The U.S. mulls requiring domestic air travelers to show a negative virus test

The U.S. mulls requiring domestic air travelers to show a negative virus test

Federal officials are considering whether to require airline passengers to have a negative coronavirus test before boarding domestic flights, according to Transportation Secretary Pete Buttigieg.

Proof of a negative test result is already required for passengers boarding international flights bound for the United States, under a policy imposed by the Centers for Disease Control and Prevention last month.

In a program that aired on Sunday night, Mr. Buttigieg told “Axios on HBO” that “there’s an active conversation with the C.D.C. right now” about whether to require a negative test for domestic travel as well.

“What I can tell you is, it’s going to be guided by data, by science, by medicine, and by the input of the people who are actually going to have to carry this out,” he said.

Asked about the issue at a White House briefing on Monday, Dr. Rochelle Walensky, the director of the C.D.C., said that providing more coronavirus testing at places like airports could help to curb the spread of the virus by people who are contagious but do not know it, because they lack obvious symptoms.

“There’s more gathering that happens in airports, and so, to the extent that we have available tests to be able to do testing, this would be yet another mitigation measure to try and decrease risk,” Dr. Walensky said.

The testing requirement for international travelers was imposed as concern grew about more contagious variants circulating in Britain, South Africa and elsewhere. A study published on Sunday suggested that the variant first found in Britain, B.1.1.7, is already spreading rapidly in the United States.

“We should be treating every case as if it’s a variant during this pandemic right now,” Dr. Walensky said at a White House briefing days after the rule took effect.

Health officials continue to warn against nonessential travel, reiterating that public health measures to stop the spread of the virus, like social distancing and masking, are more crucial than ever.

Air travel remains down dramatically compared with before the pandemic. The Transportation Security Administration screened about 855,000 passengers on Sunday, compared with more than two million on the same date in 2020 and 2019.

But airline executives, union officials and elected officials have raised concerns about requiring testing for domestic travelers, arguing that such a rule would be difficult to implement and could inflict more financial damage on the airline industry, which has been clobbered by the abrupt halt in global travel.

Speaking before the House committee on transportation and infrastructure last week, Sara Nelson, president of the Association of Flight Attendants-CWA, warned that the move could lead to airline bankruptcies.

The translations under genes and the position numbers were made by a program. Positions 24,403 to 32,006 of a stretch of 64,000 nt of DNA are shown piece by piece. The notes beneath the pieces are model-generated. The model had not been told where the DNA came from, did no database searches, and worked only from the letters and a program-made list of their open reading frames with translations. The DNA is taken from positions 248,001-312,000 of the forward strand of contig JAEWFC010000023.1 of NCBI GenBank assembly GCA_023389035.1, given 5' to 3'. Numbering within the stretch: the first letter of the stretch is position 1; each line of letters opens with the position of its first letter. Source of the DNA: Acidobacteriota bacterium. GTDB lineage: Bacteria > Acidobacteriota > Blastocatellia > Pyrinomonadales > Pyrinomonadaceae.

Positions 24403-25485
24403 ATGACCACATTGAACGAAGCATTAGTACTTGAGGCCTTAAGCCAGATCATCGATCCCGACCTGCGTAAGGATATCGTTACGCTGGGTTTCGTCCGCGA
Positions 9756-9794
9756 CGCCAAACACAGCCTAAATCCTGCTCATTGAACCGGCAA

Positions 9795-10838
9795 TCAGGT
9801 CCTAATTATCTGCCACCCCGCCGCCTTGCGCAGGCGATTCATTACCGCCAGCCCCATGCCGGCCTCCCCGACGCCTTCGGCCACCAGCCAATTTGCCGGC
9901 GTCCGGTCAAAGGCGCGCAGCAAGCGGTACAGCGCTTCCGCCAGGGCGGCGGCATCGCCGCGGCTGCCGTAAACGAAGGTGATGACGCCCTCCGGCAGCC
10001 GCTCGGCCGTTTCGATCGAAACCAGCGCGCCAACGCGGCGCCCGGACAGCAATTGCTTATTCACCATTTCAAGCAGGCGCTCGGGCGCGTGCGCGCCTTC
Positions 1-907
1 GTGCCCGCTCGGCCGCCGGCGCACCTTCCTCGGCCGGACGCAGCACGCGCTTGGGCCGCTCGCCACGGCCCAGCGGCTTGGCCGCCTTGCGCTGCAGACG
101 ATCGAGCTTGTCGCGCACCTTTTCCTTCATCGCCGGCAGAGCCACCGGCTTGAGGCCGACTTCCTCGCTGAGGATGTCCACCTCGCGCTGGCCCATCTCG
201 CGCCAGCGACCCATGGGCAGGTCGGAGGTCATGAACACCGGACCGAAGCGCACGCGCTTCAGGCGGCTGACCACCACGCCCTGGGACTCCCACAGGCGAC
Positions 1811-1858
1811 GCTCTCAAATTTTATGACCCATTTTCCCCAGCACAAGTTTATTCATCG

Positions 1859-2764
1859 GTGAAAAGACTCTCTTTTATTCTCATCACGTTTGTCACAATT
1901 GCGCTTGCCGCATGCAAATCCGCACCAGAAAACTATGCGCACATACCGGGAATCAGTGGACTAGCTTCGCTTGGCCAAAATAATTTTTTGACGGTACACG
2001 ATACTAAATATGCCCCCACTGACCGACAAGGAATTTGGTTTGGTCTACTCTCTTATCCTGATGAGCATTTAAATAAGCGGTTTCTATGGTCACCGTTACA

Some states already require an out-of-state traveler to quarantine upon arrival, but waive the rule if the individual has recently tested negative.

Hawaii, which has enforced a strict quarantine for incoming travelers, allows an exception for those who show a negative test result from an approved provider before departing for the state.

In response to the rule for international travelers, the travel industry has sought to find ways to make testing more readily available to customers, including offering tests on-site at hotels and resorts.

The United States accepts results from rapid antigen tests in addition to the more reliable polymerase chain reaction tests, or P.C.R. tests, required by other countries.

Later on Monday, an official at the Department of Transportation said Mr. Buttigieg would quarantine for 14 days after a member of his security detail tested positive for the coronavirus in the morning.

Mr. Buttigieg, who was in close contact with the agent, tested negative after being given a P.C.R. test, and has not shown symptoms, the department’s chief of staff, Laura Schiller, said.

Mr. Buttigieg has received the first dose of the Covid-19 vaccine and will receive the second dose “when his quarantine is completed,” Ms. Schiller said.

In a Monday night appearance on CNN, Mr. Buttigieg said: “I think it’s a reminder, you know, as we go through our days, that this is why masks matter, this is why testing matters. You can get up, go to work, feel fine, and it turns out that you’re positive.”


Melody Meadows

Based in Euless, Texas, Melody Meadows is a Chief Editor at Business Journal.  Previously  She worked for Crain Media and Yahoo News.  Ms. Meadows is a graduate of University of Texas at The University of Texas at Austin. Ms. Meadows started working for Business Journal in 2020.  She covers business, government, politics and stories about economics.